Foster Care for Older Adults

Nearly a third of adults between 45 and 63 are single, according to a 2012 study published in the journal The Gerontologist, many of whom never married or are currently divorced.  This marks a 50 percent increase since 1980. 

Aging without a spouse or children to care for you in old age can be a worry and many seniors may become an “elder orphan” without a nearby family to help should they become ill or injured.  For some, adult foster care may fill the need for caregiving in a home-like setting that provides assistance with transportation, meal preparation and daily living tasks while encouraging social interaction.  Foster homes for adults with special needs including dementia and Alzheimer’s disease are sometimes called adult residential care homes and the home must be managed by someone licensed and approved to work in a foster care setting.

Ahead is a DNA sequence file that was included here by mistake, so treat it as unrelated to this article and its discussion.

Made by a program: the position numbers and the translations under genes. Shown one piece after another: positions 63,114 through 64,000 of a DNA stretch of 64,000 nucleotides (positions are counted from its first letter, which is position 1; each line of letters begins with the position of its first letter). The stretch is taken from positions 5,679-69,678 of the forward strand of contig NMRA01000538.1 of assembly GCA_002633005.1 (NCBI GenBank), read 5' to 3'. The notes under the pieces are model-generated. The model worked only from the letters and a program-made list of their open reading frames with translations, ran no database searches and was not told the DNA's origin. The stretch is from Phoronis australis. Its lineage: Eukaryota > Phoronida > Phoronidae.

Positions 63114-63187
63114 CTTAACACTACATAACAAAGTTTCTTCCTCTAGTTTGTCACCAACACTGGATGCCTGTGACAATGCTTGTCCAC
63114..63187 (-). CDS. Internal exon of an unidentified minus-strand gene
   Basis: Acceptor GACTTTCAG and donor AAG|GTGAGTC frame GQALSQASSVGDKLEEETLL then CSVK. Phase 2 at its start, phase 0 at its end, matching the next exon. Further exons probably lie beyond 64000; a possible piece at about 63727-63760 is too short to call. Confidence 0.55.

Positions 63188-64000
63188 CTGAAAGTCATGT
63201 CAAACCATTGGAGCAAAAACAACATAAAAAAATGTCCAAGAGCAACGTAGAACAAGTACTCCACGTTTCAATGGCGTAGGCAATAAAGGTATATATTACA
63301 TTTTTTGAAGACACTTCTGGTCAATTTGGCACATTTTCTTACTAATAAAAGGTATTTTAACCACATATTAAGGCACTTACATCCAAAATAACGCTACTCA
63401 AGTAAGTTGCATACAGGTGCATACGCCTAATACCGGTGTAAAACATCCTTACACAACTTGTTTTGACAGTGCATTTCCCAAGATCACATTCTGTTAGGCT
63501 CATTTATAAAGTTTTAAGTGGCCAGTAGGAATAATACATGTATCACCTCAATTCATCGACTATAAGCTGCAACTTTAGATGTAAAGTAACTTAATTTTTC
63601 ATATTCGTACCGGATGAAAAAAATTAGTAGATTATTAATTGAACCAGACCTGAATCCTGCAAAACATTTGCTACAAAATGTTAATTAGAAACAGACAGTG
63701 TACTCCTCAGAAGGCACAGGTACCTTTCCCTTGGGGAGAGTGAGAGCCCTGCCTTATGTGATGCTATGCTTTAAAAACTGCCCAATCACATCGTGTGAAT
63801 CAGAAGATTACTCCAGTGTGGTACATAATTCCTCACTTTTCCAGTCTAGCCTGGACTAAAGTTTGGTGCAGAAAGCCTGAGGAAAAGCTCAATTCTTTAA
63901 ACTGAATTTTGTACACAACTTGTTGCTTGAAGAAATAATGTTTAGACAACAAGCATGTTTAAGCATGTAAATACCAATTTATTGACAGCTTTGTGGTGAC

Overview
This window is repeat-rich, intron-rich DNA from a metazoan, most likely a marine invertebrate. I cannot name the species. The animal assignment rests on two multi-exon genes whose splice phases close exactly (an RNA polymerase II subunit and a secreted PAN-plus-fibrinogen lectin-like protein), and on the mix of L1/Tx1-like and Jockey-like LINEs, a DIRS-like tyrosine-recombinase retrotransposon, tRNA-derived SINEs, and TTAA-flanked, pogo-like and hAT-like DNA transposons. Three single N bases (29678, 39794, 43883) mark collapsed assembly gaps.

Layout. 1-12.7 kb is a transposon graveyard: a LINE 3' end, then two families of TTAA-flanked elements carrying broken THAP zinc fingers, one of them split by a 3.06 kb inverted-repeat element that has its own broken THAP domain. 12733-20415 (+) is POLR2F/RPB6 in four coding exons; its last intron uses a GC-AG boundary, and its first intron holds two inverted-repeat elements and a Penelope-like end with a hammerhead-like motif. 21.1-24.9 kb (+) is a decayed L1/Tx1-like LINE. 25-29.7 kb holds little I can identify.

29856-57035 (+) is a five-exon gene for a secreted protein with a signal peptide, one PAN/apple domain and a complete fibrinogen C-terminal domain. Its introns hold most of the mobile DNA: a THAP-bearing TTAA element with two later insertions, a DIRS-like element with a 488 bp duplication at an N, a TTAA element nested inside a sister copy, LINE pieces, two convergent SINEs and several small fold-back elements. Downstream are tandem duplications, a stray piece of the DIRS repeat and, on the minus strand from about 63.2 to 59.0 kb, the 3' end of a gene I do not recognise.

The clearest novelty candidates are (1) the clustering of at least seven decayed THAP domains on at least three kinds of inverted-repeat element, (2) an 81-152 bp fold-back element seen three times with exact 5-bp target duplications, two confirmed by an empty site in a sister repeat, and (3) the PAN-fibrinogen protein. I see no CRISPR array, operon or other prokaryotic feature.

Each state and province has its own regulations but it is common for an adult foster home to have a maximum of six residents, each with a private room, sharing a common living room and dining room. Some homes may have visiting nursing staff but generally residents do not require a high level of care.  This type of senior housing may also provide social and recreational activities for residents.  Foster care can be a less expensive alternative to long-term care for seniors who want to maintain some control over their daily life while having the support of a live-in caregiver.

There are a number of strategies to help single older adults create a support system should they need help as they age. For many, a close group of friends become chosen family, people they can count on for emotional support, as well as caregiving, should the need arise.  But there may come a time as friends age or become caregivers to others, that single seniors will require more paid help; saving for this likelihood is a key component to making a successful plan to age alone.

Staying socially engaged is also important to age well, whether single or coupled.  Continuing to make new friends while nurturing long-time relationships not only makes life more enjoyable and helps prevent isolation and depression, having a larger circle of friends can pay dividends down the road.

Learn more about senior foster homes with your local Department of Family Services or check online at for senior living facilities near you.